Eighties favourites Crowded House impressed at the Queen E Theatre last week
Most concerts focus on the spectacle—dance routines, costume changes, pyro—an over glorified music video, where the music almost seems secondary. Entertaining? Absolutely. But it also makes a concert experience, like the one I had on August 29th, stand out even more—because it wasn’t the “norm”, it was intimate: 3,000 fans, not 60,000. No fireworks, just amazing musicians. And there were multiple guitar changes, not over-the-top costume changes.
Crowded House played to a sold out audience at the Queen Elizabeth Theatre. I managed to get 4th row, centre stage tickets and I was close enough to see every expression on Neil Finn’s face. I’m not going to lie, this is going to be an extremely biased concert review, because I love Crowded House. But even if I didn’t, there could be no denying the brilliant musicality and musicianship that this band has, complete with a song catalogue that makes you smile, ache, and yearn—sometimes all at the same time.
Neil Finn, Nick Seymour, and Mark Hart are now joined by Matt Sherrod on drums. (Original drummer Paul Hester, one of the original "faces" of the band took his own life in 2005 after a long struggle with depression.) Remembered for hits in the 80’s and early 90’s, the band took almost a ten year hiatus—disbanding in 1996 and reforming in 2006 to release Time On Earth. Their latest tour supports 2009’s Intriguer, and the concert featured many new songs from the album, all of which were amazing. If the last song you remember from this band is “Something So Strong”, I urge you to get these last two albums—melodic and edgy at the same time, they are incredibly strong.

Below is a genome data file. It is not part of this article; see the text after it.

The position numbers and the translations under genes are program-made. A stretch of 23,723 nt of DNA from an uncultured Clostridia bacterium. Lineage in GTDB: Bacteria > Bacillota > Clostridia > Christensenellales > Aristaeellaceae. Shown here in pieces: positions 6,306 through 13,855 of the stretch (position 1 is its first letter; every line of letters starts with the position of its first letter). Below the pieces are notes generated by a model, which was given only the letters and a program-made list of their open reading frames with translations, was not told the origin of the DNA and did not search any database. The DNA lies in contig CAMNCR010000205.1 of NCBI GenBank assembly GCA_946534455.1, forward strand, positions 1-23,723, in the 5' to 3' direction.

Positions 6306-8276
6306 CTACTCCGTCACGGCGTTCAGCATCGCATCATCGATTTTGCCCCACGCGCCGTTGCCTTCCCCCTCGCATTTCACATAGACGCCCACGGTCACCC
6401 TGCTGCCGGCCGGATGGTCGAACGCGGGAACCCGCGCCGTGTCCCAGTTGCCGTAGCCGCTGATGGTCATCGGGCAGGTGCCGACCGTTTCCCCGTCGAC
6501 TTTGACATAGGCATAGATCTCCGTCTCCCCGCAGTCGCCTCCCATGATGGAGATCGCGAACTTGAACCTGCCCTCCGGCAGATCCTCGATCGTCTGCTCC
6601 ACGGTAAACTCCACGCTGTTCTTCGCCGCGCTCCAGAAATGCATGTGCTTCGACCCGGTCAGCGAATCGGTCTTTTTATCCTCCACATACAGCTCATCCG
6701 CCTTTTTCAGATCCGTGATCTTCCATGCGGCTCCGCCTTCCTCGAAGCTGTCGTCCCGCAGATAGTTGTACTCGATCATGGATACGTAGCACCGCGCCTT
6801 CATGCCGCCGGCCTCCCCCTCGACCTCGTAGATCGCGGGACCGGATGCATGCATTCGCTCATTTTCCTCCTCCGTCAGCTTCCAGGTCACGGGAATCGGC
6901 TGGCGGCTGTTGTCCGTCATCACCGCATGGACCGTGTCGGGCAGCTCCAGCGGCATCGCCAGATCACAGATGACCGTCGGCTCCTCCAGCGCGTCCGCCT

The concert itself was phenomenal. The on-stage chemistry, easy banter, and obvious joy at playing together in front of a live audience were unmistakable. The newer songs like “Pour Le Monde”, “Silent House”, and “Archer’s Arrows” easily blended with the older catalogue.
And they brought the house down with their older hits like “Don’t Dream it’s Over”, “World Where You Live”, and “When You Come”. My personal favourite was a reworked version of “Private Universe” that absolutely stopped the show. To me, Woodface is their ultimate album and “Fall at Your Feet”, “Weather with You”, “How Will You Go” and “Four Seasons in One Day” gave me goosebumps. I was pretty much euphoric for the entire time they played and I’ve been humming their songs for the past two days.
If anything could have been improved upon, it would have to be the fun police at the Queen E Theatre who actively tried to stop people from dancing. You could feel the pent up energy, and when the band came back for their encore there was no quieting the crowd, who finally got up, danced and sang with abandon, and showed the band their love and appreciation.
The band gave it back in spades. Crowded House played from about 8:20 pm until 10:30 pm, and only quit because of the noise bylaw restrictions. You got the feeling that if they could’ve played every song they knew, they would have gladly kept going. The final song of the evening was “Better Be Home Soon” and when the crowd sang back to the band the acoustics at the Queen E sounded amazing—a night to remember for sure. And if you fondly remember this Aussie (with one Kiwi) band from your youth, rediscover them. You won’t regret it.
- post by Kerri